Mongolia’s Rapid Economic Growth: A Blessing or a Curse?

Mongolia is experiencing a period of remarkable economic growth. While many economies are struggling with global financial uncertainty, Mongolia has become the world’s fastest growing economy. In 2011, its economy grew by 17%, nearly twice as much as China. Mongolia possesses untapped deposits of coal, copper, gold and uranium. Mining experts estimate that Mongolia possesses $1 trillion worth of untapped metals and minerals in 6000 sites across the country that can enrich its population of 2.9 million.

Some economic forecasters project Mongolia’s economic growth to reach 20% this fiscal year. If its informal economy is factored in, growth could reach an astounding 40%. Two sources at the forefront of this growth are the Oyu Tolgoi and the Tevan Togoi Mines. Oyu Togoi will produce 3% of the world’s copper, contributing $5 billion per year to the Mongolian economy and is expected to have a lifespan of 50 years. The Tevan Togoi coal mine is estimated to have a lifespan of 200 years and can generate $1.6 billion per year for the first 29 years.

Oyu Tolgoi Mine

In the midst of its economic boom, Mongolia has great potential. It houses a treasure chest of untapped geological wealth and it is right next to the biggest and fastest growing market for these minerals. Mongolia supply plus Chinese demand will result in Mongolians being rich beyond their imagination. A generation ago, Mongolia was an underdeveloped and largely ignored. Today, Mongolia has to potential to become the next Qatar or Brunei, where the population is small but rich. People are already feeling the benefits of Mongolia’s mining boom. Mining companies are offering competitive salaries and benefits to attract local workers. Educated Mongolians who have left home years ago are now returning to take up high level positions in the mining firms. Even civil servants have cause for celebration, they have just received a 50% pay raise.

Mongolia’s rapid economic development can be compared to the Persian Gulf States that transformed themselves by selling oil to the West. The tremendous growth in the Persian Gulf States such as Kuwait and Qatar resulted in amazing social achievements. Infant mortality was halved, life expectancy rose by more than 10 years and adult literacy went up substantially. Mongolia is going down a similar path and can see similar achievements. Mongolia is profiting off a Chinese twist to the same model that made the oil producing Persian Gulf States rich.

There is also however, a darker side to Mongolia’s rise. As a recent article puts it, Mongolia’s new profits are creating new developmental problems. The lure of the mining industry and the devastating winters of the past few years have attracted thousands of herders from the grasslands. They live on the outskirts of the booming cities in Yurts slums that are being dubbed Mongolia’s favelas. Electricity and drinkable water is scarce and unemployment is widespread.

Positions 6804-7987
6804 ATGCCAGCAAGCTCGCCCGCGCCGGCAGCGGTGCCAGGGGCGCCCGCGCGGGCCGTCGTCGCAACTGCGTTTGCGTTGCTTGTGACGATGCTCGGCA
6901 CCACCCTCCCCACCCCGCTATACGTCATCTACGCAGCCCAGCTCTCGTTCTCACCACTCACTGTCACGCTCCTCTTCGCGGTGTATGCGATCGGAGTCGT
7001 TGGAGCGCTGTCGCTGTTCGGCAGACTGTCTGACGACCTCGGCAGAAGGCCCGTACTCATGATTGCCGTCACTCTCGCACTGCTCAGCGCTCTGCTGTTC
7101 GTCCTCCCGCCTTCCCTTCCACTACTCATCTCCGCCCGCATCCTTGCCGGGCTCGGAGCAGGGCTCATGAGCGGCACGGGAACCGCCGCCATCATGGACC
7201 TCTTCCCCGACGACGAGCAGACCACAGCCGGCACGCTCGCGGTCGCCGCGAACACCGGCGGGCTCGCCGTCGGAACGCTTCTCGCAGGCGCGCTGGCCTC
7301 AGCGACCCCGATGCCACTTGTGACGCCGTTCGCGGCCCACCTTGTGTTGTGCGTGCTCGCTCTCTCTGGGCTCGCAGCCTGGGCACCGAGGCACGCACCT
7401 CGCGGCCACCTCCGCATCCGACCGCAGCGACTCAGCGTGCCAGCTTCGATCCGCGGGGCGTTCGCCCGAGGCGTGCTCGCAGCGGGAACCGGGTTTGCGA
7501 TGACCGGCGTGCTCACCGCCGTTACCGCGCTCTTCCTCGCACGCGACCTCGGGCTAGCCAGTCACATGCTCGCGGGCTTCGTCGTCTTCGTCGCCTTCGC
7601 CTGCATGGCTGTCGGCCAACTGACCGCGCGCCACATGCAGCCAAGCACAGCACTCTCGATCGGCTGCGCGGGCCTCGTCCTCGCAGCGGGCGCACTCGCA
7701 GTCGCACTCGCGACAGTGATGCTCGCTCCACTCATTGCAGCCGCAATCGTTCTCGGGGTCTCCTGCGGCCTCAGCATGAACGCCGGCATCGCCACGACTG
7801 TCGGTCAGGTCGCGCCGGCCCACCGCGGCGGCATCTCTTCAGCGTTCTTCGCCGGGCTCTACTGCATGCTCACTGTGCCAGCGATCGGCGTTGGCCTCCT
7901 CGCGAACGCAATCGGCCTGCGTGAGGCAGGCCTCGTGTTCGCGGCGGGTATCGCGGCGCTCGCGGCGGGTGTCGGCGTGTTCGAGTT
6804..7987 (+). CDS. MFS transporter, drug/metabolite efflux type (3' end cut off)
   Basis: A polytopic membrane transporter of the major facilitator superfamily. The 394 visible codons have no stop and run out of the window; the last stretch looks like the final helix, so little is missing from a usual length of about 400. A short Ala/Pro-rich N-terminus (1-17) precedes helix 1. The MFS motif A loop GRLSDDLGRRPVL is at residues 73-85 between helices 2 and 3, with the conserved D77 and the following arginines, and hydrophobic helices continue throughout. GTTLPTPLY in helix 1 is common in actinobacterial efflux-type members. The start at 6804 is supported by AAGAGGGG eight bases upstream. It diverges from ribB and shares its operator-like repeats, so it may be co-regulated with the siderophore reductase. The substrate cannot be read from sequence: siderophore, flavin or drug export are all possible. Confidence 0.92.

Ulaanbaatar: The Dubai of Asia

Mongolia has reached a crossroad, people wonder whether Mongolia can avoid the corruption, political instability and the widening poverty gap that seem to plague many resource rich developing nations. In April, a scandal emerged as Mongolia’s former president, Nambaryn Enkhbayar was arrested under suspicion of corruption. Analysts say that if Mongolia’s leaders and transparent and just, Mongolia’s mineral wealth may create a wealthy middle class nation like Qatar. Or, Mongolia can be cursed like Nigeria, whose wealth from the oil boom in the 1970s was squandered away by corrupt officials leaving its citizens in poverty.

There are signs that Mongolia is trying to ensue that its new wealth will benefit the entire population. In 2008, Mongolia created the Human Development Fund (HD Fund) with the ambitious goal of bringing Mongolia’s human development status to the same level as developed nations by 2020. The HD Fund is expected to provide pension, educational, housing and health benefits to all citizens.

Though Mongolia’s recent economic achievements deserve recognition, experts are stressing that this resource driven method of development is not sustainable and Mongolia should diversify its growth. Since Mongolia depends almost entirely on Chinese exports, its economy might shutdown overnight if China’s economy takes a nosedive. There is also the pressing question, what happens when the mines eventually run empty?

Mongolia has the potential to propel itself to become the next Asian tiger, joining the ranks of Hong Kong, Taiwan, South Korea and Singapore. Ulaanbaatar is poised to become the Dubai of the East. However, Mongolia’s new found wealth can be a double edged sword. It faces many challenges in the years and decades to come. As mentioned in CGP’s previous blog, Mongolia must deal with environmental degradation, high inflation, public dissent, Dutch disease all the while fending off a Chinese economic takeover.


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